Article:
The Japanese are a set of people that don’t fit in this planet. They’re probably from another Galaxy. Those guys can invent near impossible stuff.
In the 1950s–60s, several promising sleep studies were published. Yet, after many unsuccessful attempts at sustained progress, hope faded and scientists moved on to other areas of research. It wasn’t until 2000 that Robert Stickgold’s groundbreaking study revived this field.
Stickgold is an associate professor at Harvard Medical School, and a pioneer in the field of dreams, as it were. He found that 63% of participants who played Tetris during the day saw images from the game in their dreams at night. This discovery established a new way of thinking about dreams, and what role they may play in learning and memory.
“It’s the stuff that dreams are made of.”
In 1941, Humphrey Bogart delivered those famous lines in the classic film The Maltese Falcon. More than 70 years later, neuroscientists are still trying to figure out just what that stuff is. Dreams, however, largely remain a mystery. They’re as elusive to us as they are to the people who study them. But recently, a team of Japanese researchers announced a potential breakthrough: they’ve developed a program that can detect dreams. They found a way to see what people are dreaming about. In a study, they were able to categorize what people saw in their dreams with 60 percent accuracy, according to media reports.
“We know almost nothing about the function of dreaming,” Masako Tamaki, a neuroscientist at Brown University, told Livescience. “Using this method, we might be able to know more about the function of dreaming.” Tamaki is a co-author of the study.
The study was conducted in Japan by Dr. Yuki Kamitani, from the Advanced Telecommunications Research Institute International in Kyoto, Japan, and team. The experiment included three participants who were asked to sleep inside an fMRI machine.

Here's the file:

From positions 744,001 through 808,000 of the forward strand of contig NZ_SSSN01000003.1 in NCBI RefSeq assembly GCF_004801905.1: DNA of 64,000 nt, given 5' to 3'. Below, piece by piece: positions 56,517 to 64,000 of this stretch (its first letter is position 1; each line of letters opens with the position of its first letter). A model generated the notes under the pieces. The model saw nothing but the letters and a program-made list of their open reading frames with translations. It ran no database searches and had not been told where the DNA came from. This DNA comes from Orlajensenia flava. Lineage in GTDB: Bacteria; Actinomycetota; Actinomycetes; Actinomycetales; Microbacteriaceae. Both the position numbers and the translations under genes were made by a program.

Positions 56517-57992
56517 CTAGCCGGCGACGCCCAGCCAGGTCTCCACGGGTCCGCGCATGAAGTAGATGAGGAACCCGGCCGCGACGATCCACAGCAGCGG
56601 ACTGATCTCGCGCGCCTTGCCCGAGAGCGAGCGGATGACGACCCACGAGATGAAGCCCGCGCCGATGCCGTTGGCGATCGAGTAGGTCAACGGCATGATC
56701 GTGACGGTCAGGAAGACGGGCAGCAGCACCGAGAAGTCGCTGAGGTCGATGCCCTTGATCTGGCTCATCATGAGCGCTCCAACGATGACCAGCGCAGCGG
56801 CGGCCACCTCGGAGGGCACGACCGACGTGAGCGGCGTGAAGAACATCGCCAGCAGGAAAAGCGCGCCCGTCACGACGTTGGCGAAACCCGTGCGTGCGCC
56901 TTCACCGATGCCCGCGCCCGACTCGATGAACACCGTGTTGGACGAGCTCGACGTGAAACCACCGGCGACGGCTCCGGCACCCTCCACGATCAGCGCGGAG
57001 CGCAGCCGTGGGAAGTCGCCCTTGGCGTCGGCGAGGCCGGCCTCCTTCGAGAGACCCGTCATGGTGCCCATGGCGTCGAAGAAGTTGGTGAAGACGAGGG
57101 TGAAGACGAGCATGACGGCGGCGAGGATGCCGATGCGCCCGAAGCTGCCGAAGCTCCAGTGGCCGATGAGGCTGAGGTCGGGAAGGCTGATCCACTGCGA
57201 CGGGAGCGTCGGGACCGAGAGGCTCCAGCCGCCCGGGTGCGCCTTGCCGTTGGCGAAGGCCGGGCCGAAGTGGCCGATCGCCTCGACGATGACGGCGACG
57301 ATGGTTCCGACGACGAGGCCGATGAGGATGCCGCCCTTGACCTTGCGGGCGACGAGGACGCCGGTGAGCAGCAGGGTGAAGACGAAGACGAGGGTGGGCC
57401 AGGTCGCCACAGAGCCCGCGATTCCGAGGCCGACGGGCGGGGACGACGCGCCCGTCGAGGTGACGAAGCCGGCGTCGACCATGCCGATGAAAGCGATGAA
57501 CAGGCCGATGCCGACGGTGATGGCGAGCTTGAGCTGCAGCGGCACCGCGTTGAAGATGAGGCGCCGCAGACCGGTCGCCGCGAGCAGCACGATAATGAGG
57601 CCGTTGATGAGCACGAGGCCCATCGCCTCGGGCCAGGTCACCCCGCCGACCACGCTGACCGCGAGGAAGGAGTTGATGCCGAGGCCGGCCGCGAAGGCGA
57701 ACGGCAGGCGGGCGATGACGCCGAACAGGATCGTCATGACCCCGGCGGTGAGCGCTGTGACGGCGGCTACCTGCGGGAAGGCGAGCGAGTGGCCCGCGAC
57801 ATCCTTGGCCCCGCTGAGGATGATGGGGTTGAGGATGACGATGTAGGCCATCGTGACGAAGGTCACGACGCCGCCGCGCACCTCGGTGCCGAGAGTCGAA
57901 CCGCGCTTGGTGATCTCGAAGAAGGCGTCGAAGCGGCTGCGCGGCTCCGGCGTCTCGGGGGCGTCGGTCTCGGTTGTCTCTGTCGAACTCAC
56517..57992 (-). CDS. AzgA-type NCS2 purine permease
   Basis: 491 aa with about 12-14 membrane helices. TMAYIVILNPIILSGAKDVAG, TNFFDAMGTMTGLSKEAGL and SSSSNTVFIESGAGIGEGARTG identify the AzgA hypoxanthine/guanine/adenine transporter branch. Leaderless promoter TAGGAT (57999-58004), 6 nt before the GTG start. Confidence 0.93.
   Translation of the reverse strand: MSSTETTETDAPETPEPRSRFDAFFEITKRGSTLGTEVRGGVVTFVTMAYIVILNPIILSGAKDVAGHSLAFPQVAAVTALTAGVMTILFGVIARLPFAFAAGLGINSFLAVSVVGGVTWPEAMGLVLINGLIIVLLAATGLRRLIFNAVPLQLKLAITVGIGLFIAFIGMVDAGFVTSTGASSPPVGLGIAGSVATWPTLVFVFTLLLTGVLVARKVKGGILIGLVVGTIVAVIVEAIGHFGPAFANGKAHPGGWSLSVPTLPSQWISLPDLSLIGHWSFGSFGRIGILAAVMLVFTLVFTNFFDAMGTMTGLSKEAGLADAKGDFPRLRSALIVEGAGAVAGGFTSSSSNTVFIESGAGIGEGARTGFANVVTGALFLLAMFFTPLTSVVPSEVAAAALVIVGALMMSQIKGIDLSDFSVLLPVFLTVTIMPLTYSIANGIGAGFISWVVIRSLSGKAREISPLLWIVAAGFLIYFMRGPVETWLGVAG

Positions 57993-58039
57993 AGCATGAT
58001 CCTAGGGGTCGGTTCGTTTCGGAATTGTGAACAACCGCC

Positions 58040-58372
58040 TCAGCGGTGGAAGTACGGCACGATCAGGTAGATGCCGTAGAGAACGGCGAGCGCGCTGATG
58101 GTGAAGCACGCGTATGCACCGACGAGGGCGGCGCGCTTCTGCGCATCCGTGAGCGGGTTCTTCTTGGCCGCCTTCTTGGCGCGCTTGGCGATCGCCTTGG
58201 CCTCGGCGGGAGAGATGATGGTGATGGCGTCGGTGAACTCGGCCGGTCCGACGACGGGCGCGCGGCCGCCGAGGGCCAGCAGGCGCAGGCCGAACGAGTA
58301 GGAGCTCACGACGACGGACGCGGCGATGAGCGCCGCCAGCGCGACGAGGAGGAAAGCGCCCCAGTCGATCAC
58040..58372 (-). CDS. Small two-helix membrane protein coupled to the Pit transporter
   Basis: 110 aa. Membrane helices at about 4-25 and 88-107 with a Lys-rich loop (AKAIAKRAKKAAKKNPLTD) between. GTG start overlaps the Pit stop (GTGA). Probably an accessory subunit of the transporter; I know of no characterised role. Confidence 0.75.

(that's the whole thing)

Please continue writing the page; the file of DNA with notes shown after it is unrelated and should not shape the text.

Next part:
The researchers monitored participants’ brain activity and woke them up just before they entered the REM phase of sleep. This helped the researchers focus on dreams that were seen early in the sleep, instead of waiting for the late REM sleep dreams.
The researchers then developed a visual imagery decoder that could find patterns in brain activity. The visual imagery was recorded from men when they were awake and were watching a video that had hundreds of images. The decoder could identify and predict the image from the brain activity readings.
“This is probably the first real demonstration of the brain basis of dream content,” said Dr. Robert Stickgold, a neuroscientist and dream expert from Harvard Medical School in Boston, who told the journal Science that the latest study on dreams was “stunning in its detail and success”.
Yea, stunningly scary, that’s what it is!
Though, the machine is still in its young stage and researchers can’t see color, action or emotion in the dreams. So don’t go hoping to watch a 3D version of you going off a cliff. Nonetheless, experts are seeing huge potential in the machine for helping researchers understand how dreams work.